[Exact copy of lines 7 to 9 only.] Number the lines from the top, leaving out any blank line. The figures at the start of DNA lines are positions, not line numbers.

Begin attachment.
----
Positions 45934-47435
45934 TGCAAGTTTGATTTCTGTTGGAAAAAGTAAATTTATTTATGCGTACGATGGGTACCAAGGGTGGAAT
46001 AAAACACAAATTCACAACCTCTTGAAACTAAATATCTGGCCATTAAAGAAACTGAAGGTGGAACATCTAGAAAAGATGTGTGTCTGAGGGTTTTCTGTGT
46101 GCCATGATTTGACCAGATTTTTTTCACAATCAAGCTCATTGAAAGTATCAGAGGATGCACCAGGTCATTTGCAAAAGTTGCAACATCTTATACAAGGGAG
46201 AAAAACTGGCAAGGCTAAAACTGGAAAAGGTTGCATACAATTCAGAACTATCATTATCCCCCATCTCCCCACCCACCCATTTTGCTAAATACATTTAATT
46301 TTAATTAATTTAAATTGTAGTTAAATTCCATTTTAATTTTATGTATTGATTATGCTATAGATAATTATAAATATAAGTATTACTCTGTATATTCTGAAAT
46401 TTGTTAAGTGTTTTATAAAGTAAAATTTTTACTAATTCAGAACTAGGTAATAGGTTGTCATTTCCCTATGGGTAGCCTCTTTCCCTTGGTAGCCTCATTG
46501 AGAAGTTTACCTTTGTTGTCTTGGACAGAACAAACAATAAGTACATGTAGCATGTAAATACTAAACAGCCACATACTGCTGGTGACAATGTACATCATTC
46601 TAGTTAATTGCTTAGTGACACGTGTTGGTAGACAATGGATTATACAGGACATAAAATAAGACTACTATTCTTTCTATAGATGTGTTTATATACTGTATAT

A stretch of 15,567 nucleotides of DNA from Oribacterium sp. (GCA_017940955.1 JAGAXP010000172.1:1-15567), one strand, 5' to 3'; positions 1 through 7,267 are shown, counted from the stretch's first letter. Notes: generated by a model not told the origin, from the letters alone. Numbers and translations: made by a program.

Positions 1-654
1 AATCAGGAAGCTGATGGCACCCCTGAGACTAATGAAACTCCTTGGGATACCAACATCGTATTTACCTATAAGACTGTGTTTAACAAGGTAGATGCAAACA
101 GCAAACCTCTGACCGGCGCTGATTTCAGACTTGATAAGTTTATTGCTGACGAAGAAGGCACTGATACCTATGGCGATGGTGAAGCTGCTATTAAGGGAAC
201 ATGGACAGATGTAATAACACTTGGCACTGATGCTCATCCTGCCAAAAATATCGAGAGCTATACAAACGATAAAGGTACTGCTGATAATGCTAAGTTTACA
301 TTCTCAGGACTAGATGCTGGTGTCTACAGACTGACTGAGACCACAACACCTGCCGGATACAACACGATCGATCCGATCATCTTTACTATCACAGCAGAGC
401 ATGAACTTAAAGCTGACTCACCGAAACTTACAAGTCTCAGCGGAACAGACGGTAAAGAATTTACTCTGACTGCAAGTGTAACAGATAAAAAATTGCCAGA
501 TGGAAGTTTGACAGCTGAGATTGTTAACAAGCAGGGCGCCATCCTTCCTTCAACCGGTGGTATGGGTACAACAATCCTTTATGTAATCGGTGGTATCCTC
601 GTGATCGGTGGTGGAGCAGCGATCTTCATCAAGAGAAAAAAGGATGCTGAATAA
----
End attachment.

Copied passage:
46401 TTGTTAAGTGTTTTATAAAGTAAAATTTTTACTAATTCAGAACTAGGTAATAGGTTGTCATTTCCCTATGGGTAGCCTCTTTCCCTTGGTAGCCTCATTG
46501 AGAAGTTTACCTTTGTTGTCTTGGACAGAACAAACAATAAGTACATGTAGCATGTAAATACTAAACAGCCACATACTGCTGGTGACAATGTACATCATTC
46601 TAGTTAATTGCTTAGTGACACGTGTTGGTAGACAATGGATTATACAGGACATAAAATAAGACTACTATTCTTTCTATAGATGTGTTTATATACTGTATAT